These advertisements appeared in colonial American newspapers 250 years ago today.

Jun 29 - New-London Gazette slavery 1
New London Gazette (June 29, 1770)

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Jun 29 - South-Carolina and American General Gazette slavery 1
South-Carolina and American General Gazette (June 29, 1770)

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Jun 29 - South-Carolina and American General Gazette slavery 3
South-Carolina and American General Gazette (June 29, 1770)

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Jun 29 - South-Carolina and American General Gazette slavery 4
South-Carolina and American General Gazette (June 29, 1770)

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Jun 29 - South-Carolina and American General Gazette slavery 5
South-Carolina and American General Gazette (June 29, 1770)

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Jun 29 - South-Carolina and American General Gazette slavery 6
South-Carolina and American General Gazette (June 29, 1770)

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Jun 29 - South-Carolina and American General Gazette Slavery 2
South-Carolina and American General Gazette (June 29, 1770)

Slavery Advertisements Published on June 28, 1770

GUEST CURATOR: Parker Sears

The Slavery Adverts 250 Project chronicles the role of newspaper advertising in perpetuating slavery in the era of the American Revolution. The project seeks to reveal the ubiquity of slavery in eighteenth-century life from New England to Georgia by republishing advertisements for slaves – for sale, wanted to purchase, runaways, captured fugitives – in daily digests on this site as well as in real time via the @SlaveAdverts250 Twitter feed, utilizing twenty-first-century media to stand in for the print media of the eighteenth century.

The project aims to provide modern audiences with a sense of just how often colonists encountered these advertisements in their daily lives. Enslaved men, women, and children appeared in print somewhere in the colonies almost every single day. Those advertisements served as a constant backdrop for social, cultural, economic, and political life in colonial and revolutionary America. Colonists who did not own slaves were still confronted with slavery as well as invited to maintain the system by purchasing slaves or assisting in the capture of runaways. The frequency of these newspaper advertisements suggests just how embedded slavery was in colonial and revolutionary American culture in everyday interactions beyond the printed page.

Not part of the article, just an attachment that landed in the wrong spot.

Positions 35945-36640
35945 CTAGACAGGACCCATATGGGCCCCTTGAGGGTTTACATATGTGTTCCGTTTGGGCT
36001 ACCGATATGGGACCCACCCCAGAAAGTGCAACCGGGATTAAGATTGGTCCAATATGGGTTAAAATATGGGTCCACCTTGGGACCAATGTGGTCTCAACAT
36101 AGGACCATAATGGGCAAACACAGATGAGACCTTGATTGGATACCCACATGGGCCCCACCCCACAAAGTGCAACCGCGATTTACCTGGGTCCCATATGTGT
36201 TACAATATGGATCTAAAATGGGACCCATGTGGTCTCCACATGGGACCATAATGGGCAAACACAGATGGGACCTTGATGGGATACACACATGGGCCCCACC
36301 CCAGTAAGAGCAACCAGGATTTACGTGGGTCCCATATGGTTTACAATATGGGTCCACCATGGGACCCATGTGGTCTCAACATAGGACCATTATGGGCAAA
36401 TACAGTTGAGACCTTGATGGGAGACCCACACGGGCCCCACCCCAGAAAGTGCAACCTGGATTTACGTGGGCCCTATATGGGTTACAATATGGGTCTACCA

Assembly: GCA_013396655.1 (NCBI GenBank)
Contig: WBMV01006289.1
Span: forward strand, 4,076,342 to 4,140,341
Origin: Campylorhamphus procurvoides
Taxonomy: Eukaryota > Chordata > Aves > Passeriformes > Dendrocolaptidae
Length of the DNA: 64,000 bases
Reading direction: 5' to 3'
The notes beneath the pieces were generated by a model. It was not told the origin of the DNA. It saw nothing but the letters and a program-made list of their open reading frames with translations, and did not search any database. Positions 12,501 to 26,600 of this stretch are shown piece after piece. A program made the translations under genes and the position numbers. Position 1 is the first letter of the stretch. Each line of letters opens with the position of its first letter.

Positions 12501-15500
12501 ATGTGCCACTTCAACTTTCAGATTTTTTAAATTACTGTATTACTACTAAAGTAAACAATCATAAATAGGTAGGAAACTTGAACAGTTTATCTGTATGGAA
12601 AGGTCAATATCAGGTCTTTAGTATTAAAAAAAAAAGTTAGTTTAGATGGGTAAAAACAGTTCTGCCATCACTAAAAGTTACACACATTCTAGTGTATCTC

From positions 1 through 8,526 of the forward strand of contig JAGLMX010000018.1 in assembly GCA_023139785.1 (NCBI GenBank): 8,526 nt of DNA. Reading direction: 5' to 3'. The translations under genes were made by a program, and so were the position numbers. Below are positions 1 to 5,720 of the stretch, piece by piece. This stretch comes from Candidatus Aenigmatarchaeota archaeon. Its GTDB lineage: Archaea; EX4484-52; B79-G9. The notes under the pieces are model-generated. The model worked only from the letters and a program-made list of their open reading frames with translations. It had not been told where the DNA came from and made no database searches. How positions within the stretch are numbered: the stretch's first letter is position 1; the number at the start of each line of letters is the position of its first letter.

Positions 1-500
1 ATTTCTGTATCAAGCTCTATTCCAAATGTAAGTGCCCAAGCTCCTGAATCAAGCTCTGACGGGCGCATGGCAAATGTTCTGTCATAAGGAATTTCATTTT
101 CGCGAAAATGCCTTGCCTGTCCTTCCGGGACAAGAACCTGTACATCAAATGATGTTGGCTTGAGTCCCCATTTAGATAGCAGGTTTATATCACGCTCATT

These advertisements also testify to the experiences of enslaved men, women, and children, though readers must consider that those experiences have been remediated through descriptions offered by slaveholders rather than the slaves themselves. Often unnamed in the advertisements, enslaved men, women, and children were not invisible or unimportant in early America.

From compiling an archive of digitized eighteenth-century newspapers to identifying advertisements about enslaved men, women, and children in those newspapers to preparing images of each advertisement to posting this daily digest, Parker Sears served as guest curator for this entry. Working on this project fulfilled his senior capstone requirement for completing the major in History at Assumption College in Worcester, Massachusetts.

These advertisements appeared in colonial American newspapers 250 years ago today.

Jun 28 1770 - Maryland Gazette Slavery 1
Maryland Gazette (June 28, 1770).

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Jun 28 1770 - Maryland Gazette Slavery 2
Maryland Gazette (June 28, 1770).

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Jun 28 1770 - Maryland Gazette Slavery 3
Maryland Gazette (June 28, 1770).

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Jun 28 - Massachusetts Gazette and Boston Weekly News-Letter slavery 1
Massachusetts Gazette and Boston Weekly News-Letter (June 28, 1770).

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Jun 28 - Massachusetts Gazette and Boston Weekly News-Letter slavery 2
Massachusetts Gazette and Boston Weekly News-Letter (June 28, 1770).

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Jun 28 - Massachusetts Gazette and Boston Weekly News-Letter slavery 3
Massachusetts Gazette and Boston Weekly News-Letter (June 28, 1770).

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Jun 28 - New-York Journal slavery 1
New-York Journal (June 28, 1770).

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Jun 28 - New-York Journal slavery 2
New-York Journal (June 28, 1770).

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Jun 28 - Pennsylvania Gazette slavery 1
Pennsylvania Gazette (June 28, 1770).

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Jun 28 - Pennsylvania Gazette slavery 2
Pennsylvania Gazette (June 28, 1770).

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Jun 28 - Pennsylvania Gazette slavery 3
Pennsylvania Gazette (June 28, 1770).

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Jun 28 - Pennsylvania Gazette slavery 4
Pennsylvania Gazette (June 28, 1770).

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Jun 28 - Pennsylvania Gazette slavery 5
Pennsylvania Gazette (June 28, 1770).

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Jun 28 - Pennsylvania Gazette slavery 6
Supplement to the Pennsylvania Gazette (June 28, 1770).

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Jun 28 - South-Carolina Gazette slavery 1